Pi's father who has a huge love for animals
A worrier but a wise and lovable guy
Afraid that he might lose Pi to his devotion to 3 religions
Gita Patel
Pi's mother who loves books and encourages Pi to read a lot
Sympathetic, calm, protective, loving
Speaks her mind and lets her husband know when she disagrees with him
Like Pi's father, she does not take an interest in religion
Ravi Patel
Pi's older brother
Different from Pi in that he is popular and likes playing sports
Teases Pi about practicing 3 religions at once
Mr. Satish Kumar
Pi's biology teacher at Petit Seminaire
Has a triangular form, makes him odd-looking
A Communist and an atheist
Visits the zoo regularly
Inspires Pi to study zoology in college Plot Summary: Ch. 15-28 Martel describes the Patel house at great length. It is filled with religious symbols and idols from not one but many different religions. One day, Pi and his family take a trip, and Pi comes across a Christian church. The church priest, Father Martin, tells him the story of Christ; Pi becomes so enthralled with the story and so interested in the religion that he tells Father Martin he wants to join the Christian faith. In response, Father Martin tells him he already is a Christian. Next, Pi describes how he became a Muslim at the age of fifteen. It all starts when he meets a Muslim baker. While Pi is carrying on a conversation with the baker, Mr. Kumar, Mr. Kumar tells Pi he has to go pray. Pi watches the prayer routine, becomes very curious about the Islam religion, and explores the baker's faith. Soon, Pi's parents find out he is practicing Hinduism, Christianity, and Islam, when they run into his priest, imam, and pandit at the same time. The religious figures are shocked to find out that he is practicing three religions and begin to agrue about which religion is the most true. Later, Pi asks his father for a prayer rug and also tells him that he wants to be baptized. Pi's parents were both surprised that he wanted such a thing but they gave into his requests anyway. Vocabulary Cosmogony: A theory or story of the origin and development of the universe, the solar system, or the earth-moon system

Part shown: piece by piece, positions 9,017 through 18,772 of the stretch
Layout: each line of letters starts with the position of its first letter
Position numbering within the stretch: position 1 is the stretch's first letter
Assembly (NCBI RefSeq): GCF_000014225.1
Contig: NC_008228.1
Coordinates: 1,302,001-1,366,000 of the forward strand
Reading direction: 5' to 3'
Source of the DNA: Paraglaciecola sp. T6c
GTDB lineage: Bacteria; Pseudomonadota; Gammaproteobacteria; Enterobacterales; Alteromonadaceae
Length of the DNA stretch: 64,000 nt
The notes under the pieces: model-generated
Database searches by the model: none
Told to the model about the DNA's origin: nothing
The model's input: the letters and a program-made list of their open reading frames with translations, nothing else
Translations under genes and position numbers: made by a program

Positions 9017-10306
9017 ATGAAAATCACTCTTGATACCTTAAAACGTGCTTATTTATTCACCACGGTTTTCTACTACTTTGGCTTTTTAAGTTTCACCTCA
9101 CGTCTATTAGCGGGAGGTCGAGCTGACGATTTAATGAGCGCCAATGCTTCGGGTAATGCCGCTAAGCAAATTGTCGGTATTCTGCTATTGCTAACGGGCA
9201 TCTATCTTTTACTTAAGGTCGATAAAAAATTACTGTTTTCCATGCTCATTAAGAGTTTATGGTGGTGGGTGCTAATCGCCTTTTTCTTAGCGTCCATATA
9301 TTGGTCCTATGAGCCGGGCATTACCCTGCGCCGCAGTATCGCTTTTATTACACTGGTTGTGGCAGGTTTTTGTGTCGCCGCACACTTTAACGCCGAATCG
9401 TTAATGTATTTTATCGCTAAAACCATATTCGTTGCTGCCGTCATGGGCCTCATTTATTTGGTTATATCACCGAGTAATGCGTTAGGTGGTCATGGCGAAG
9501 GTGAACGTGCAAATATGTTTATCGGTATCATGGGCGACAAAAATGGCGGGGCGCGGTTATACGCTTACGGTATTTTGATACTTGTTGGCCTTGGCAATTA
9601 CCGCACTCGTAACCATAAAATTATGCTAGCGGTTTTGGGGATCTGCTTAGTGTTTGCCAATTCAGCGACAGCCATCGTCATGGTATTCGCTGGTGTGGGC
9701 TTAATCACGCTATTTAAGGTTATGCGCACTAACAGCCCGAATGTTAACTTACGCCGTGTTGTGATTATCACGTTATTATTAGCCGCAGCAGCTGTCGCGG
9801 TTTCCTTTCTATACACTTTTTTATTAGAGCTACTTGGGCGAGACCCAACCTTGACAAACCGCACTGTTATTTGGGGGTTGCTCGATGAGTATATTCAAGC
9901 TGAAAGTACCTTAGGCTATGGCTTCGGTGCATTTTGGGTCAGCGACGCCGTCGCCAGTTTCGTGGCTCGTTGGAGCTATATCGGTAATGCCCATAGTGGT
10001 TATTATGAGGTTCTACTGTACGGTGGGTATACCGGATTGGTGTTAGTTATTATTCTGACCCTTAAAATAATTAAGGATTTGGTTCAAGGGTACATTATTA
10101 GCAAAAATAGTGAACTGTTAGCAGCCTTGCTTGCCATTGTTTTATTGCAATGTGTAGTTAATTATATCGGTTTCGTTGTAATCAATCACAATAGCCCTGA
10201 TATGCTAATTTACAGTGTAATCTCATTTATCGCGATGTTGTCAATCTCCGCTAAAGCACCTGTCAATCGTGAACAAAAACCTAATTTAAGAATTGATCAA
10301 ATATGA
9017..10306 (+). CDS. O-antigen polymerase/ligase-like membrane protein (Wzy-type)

Sambar: A deer (Cervus unicolor) of India, Sri Lanka, Southeastern Asia, the East Indies, and the Philippines; has three-pointed antlers

Piscine: Pertaining to or relating to fish

Raiment: Clothing, apparel, attire

Avowed: Acknowledged, declared

Dhikr: Recitation of the 99 names of God (Islam)

Pandit: A wise or learned man in India, often used as an honorary title

Imam: A leader of congressional prayer in a mosque Prayer Rug Bible Pi and Hinduism Pi's family was Hindu
Went through a Hindu rite of passage when he was a baby "The world made sense to me through Hindu eyes" (48). Christianity He was 14 when he became a Christian
Met Father Martin
At first he doesn't understand why Gods son was punished for the sins of humans
Compares the Christian God to Hindu Gods "Christianity is a religion in a rush" (57). Islam 15 years old
Thinks Muslims have a reputation far worse than Christians
Meets Mr. Kumar
Humor with the bakery incident
Brotherhood and devotion "It's about the Beloved" (60). ““What is your son doing going to temple?” asked the priest.
“Your son was seen in church crossing himself,” said the imam”
“Your son has gone Muslim,” said the pandit"" Meeting of the Three Wisemen A Pandit, a Priest, and an Imam
Forcibly brought to his parents attention
All three of them gang up on each other
All say he is a good _______ boy Ravi's Reaction He makes fun of Pi
“So, Swami Jesus, will you go on the hajj this year?" (70). Father's Reaction Does not understand why he needs three religions
“They’re separate religions! They have nothing in common” (72).
“Talk to mother about it” (72). Mother's Reaction Tried to ignore it
Kept giving him books to distract him
Also tries to get him to choose
"Mamaji is Indian and French why cant I be Hindi and Muslim?" (73).
“How many nations are there in the sky?” (73). Father says “He’s attracting religion like a dog attracts fleas" (74).

Mother says, “Perhaps Piscine is marching to a different drumbeat of progress” (75). "I know zoos are no longer in people's good graces. Religion faces the same problem. Certain illusions about freedom plague them both" (19). Prayer Rug He had a very plain prayer rug
would go outside under the shade of a tree to pray
at first his family watched him curiously but eventually got bored Author's Style Author's Tone Informative, instructive
Martel fills the reader in on the background of characters before the real storytelling starts
Pi shares his religious knowledge - this shows how dedicated he is to his religions
Makes the reader ease into the story and feel comfortable with the basics about Pi and his religious beliefs Themes Fear Point of View Author's note - first person
Most of the remainder of the novel is written in first person except for the final section of the novel, which is an interview between Pi and the officials Religion Vibrant language
Short and simple words and sentences
Sometimes less is more
Full transcript